The 19th-century Latin American stagnation, aside from wasting valuable time, left much of the region with weaker infrastructure, poor educational systems and a more dysfunctional politics. All of this made rapid catch-up harder in the 20th century.

It’s hard for economies at or near the technological frontier to rapidly improve living standards, because invention is usually slower than playing catch-up by borrowing technologies from wealthier nations.

Such borrowing of know-how, along with exports and rapid investments in education and infrastructure, is what later allowed the Asian tigers of Japan, South Korea, Taiwan, Hong Kong, Singapore and China to achieve growth rates of 8 percent to 10 percent a year. more>

The Brexit Question That Nobody Asked

By Clive Crook – The EU is plainly in deep trouble with or without the U.K., and its condition as a political project is anything but stable.

German officialdom (backed by popular opinion) is viscerally opposed to a “transfer union,” which is Germany’s name for fiscal policy as it operates in any normal country.

Germany’s position is understandable, since Germans would give much more than they received in any such arrangement. But that doesn’t alter the conclusion: Not only is the EU structurally unsound, but there’s also little prospect that the structure either can be or will be repaired.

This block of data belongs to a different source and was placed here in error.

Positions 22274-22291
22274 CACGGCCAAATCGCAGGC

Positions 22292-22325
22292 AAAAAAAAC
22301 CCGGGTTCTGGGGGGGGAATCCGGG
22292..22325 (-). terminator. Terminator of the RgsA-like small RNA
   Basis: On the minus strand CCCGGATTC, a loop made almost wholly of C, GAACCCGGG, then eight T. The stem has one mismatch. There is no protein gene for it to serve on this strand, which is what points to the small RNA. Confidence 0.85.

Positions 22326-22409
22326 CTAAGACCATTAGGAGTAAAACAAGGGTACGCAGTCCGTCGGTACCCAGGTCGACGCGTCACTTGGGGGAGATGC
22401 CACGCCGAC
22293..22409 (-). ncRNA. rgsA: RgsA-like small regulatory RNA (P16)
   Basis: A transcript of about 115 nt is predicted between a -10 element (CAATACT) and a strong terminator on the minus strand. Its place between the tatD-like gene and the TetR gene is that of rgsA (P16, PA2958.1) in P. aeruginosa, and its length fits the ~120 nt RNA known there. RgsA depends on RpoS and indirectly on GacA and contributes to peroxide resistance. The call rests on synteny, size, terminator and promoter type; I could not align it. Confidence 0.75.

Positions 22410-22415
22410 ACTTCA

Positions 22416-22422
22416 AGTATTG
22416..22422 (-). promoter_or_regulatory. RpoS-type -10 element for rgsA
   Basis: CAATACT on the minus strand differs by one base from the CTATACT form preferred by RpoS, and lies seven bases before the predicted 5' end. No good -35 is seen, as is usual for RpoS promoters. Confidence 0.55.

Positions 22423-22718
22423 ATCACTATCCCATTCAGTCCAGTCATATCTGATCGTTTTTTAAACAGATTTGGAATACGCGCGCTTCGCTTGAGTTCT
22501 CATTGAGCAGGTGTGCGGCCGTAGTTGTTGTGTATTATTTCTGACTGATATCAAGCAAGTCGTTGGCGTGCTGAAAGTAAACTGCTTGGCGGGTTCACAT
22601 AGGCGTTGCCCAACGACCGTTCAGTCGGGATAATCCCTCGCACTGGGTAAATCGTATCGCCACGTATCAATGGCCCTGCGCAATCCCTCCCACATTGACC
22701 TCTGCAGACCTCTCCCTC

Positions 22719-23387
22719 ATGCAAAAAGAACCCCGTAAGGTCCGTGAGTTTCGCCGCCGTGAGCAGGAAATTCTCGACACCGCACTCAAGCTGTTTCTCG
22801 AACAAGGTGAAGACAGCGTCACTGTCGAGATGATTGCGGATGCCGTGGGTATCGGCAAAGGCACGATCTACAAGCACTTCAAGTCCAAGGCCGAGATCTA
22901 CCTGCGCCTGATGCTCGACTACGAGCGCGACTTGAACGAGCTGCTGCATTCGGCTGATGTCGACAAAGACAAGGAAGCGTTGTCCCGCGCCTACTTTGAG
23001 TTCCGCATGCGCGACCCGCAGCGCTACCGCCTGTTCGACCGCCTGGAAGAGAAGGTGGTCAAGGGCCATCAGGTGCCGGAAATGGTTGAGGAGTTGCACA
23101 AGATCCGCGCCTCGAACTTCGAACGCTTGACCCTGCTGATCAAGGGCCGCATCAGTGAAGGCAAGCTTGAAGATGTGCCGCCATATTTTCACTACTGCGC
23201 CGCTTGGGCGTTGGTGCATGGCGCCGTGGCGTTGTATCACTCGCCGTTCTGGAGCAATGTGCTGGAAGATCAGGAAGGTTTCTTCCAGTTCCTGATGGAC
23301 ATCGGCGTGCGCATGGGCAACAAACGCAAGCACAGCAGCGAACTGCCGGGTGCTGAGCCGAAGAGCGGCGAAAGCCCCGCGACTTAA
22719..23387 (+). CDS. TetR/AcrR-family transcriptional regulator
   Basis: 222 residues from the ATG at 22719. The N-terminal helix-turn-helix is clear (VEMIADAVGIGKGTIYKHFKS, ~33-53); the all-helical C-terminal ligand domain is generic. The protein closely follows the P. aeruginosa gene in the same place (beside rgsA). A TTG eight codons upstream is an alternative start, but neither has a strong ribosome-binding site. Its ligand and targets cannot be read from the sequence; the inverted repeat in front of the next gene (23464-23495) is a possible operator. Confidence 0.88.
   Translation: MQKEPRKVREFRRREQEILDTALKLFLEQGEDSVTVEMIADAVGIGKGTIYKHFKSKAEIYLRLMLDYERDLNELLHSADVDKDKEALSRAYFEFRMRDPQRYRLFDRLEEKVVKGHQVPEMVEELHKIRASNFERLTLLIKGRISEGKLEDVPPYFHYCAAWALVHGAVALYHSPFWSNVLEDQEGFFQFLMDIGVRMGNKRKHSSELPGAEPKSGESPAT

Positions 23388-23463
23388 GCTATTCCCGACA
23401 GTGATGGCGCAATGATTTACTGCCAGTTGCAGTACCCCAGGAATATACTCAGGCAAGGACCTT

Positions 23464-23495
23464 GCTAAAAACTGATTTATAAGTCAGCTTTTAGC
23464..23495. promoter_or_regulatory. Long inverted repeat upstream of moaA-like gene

The hazards posed by discontented voters rebelling against deaf elites are already vividly apparent in Britain (the success of the Brexit campaign), in the rest of the EU (where far-right populist parties are gaining ground) and in the U.S. (Donald Trump). A European political union without strong popular backing might test Europe’s democracies to destruction. more>

Stephanie Pomboy: A Grim Outlook for the Economy, Stocks

By Leslie P. Norton – What ignited and supported the entire era of globalization was the spendthrift U.S. consumer; economies have been totally reliant on trade to U.S. consumers. This once-in-a-generation asset deflation will fundamentally change behavior, just as the Depression changed an entire generation’s attitude about spending and saving.

For 20 years the consumer has reliably borrowed from China to buy their tube socks. Post-crisis, the consumer has clearly pulled back.

What’s really causing this slowdown in spending is that the post-crisis consumer is determined to save, and do it the old-fashioned way. Historically, when rates go down, people save less.

But every Wall Street analyst and the Fed is using the pre-crisis analytical framework to look at an economy that is fundamentally challenged. more>